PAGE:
Way before the terms Native American or Indian were necessary, the tribes were spread throughout the Americas. Before any white man set foot on this territory, it was settled by the forefathers of bands we now call Sioux, or Cherokee, or Iroquois.

For centuries, the American Indian developed its culture and heritage without interference. And that history is fascinating.

From Mayan and Incan ruins, from the mounds left in the central and southern regions of what’s now the U.S. we have learned plenty. It’s a tale of beautiful artwork and deep spirituality. Archaeologists have unearthed remarkably elaborate buildings and public works.

While there was inevitable tribal conflict, that was just a slight blemish in the history of our forebears. They were at peace with this beautiful continent and deeply plugged into nature.

 

The European Settler Arrives


european settlers arrive in americaWhen European leaders dispatched the first vessels in our direction, the aim was to explore new resources – however the quality of weather and the bounty of everything from wood to wildlife subsequently changed their tune. As those leaders learned from their explorers, the motivation to colonize spread like wildfire.

The English, French and Spanish rushed to carve up the “New World” by sending over inadequately prepared colonists as fast as possible. Initially, they skirmished with the surprised Indians of America’s eastern seaboard. But that ultimately gave way to trade, since the Europeans who came ashore here understood their survival was doubtful with no Indian help.

Thus followed decades of relative peace as the settlers got themselves established on American soil. But the drive to push inland followed soon after. Kings and queens from thousands of miles away were anxious to find additional resources, and some colonists came for freedom and adventure.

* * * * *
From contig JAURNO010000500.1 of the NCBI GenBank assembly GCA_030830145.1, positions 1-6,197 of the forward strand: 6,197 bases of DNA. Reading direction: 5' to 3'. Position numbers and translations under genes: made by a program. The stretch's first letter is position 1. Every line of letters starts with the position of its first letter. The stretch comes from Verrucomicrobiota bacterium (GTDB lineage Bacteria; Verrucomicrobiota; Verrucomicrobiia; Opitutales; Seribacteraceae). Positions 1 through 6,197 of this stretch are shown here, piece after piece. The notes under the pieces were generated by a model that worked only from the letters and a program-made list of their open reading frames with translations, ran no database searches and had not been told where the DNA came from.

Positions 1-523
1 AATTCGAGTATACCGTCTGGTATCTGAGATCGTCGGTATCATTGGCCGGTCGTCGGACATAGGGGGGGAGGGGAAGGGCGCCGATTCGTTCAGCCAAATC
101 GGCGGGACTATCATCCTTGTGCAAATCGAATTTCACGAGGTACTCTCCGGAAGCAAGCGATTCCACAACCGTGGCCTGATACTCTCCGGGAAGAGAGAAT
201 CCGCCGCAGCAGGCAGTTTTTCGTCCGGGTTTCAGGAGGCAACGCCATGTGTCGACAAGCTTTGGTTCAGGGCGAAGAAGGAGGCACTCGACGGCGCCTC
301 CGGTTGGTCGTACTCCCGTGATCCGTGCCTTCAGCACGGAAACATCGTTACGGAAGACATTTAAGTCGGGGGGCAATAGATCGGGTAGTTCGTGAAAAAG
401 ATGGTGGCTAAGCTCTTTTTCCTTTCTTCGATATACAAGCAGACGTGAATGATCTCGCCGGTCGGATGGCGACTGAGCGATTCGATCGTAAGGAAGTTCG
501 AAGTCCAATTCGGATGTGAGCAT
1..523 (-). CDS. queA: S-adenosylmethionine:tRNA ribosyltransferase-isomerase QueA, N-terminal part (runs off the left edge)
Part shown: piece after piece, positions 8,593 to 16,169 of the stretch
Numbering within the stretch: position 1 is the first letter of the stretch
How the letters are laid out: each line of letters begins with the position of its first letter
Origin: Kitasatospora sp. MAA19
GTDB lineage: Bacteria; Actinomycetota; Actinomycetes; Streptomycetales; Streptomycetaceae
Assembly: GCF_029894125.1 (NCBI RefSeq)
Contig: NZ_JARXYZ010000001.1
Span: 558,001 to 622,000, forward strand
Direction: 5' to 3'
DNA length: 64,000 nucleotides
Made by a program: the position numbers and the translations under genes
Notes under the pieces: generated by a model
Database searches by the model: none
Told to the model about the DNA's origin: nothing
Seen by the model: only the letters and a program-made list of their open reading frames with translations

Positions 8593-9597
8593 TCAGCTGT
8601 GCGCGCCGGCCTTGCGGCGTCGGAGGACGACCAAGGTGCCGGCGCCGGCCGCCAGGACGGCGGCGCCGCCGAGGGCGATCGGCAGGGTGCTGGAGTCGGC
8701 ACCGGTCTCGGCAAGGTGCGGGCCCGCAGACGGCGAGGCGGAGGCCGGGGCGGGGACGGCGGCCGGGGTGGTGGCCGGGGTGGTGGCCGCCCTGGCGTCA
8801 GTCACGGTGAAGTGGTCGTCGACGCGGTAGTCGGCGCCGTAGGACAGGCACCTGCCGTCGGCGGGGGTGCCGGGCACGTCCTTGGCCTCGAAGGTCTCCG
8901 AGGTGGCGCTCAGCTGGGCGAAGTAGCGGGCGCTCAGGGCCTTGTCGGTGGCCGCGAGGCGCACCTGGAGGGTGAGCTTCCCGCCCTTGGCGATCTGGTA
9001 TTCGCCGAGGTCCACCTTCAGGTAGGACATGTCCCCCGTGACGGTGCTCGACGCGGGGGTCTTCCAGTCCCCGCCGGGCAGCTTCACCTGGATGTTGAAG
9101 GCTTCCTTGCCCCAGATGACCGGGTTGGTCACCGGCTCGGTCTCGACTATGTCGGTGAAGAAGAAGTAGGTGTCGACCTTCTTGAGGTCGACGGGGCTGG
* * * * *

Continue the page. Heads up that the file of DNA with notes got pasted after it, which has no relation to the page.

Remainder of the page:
They required more space. And so began the process of driving the American Indian out of the way.

It took the form of cash arrangements, barter, and famously, treaties which were nearly consistently ignored once the Indians were forced away from the territory in question.

treaty at new amsterdam

The U.S. government’s policies towards Native Americans in the second half of the nineteenth century were influenced by the desire to expand westward into territories inhabited by these Native American tribes. By the 1850s nearly all Native American tribes, approximately 360,000 in number, lived to the west of the Mississippi River. These American Indians, some from the Northwestern and Southeastern territories, were confined to Indian Territory situated in contemporary Oklahoma, while the Kiowa and Comanche Native American tribes shared the land of the Southern Plains.

The Sioux, Crows and Blackfeet dominated the Northern Plains. These Native American groups encountered misfortune as the steady flow of European immigrants into northeastern American cities delivered a stream of immigrants into the western lands already occupied by these various groups of Indians.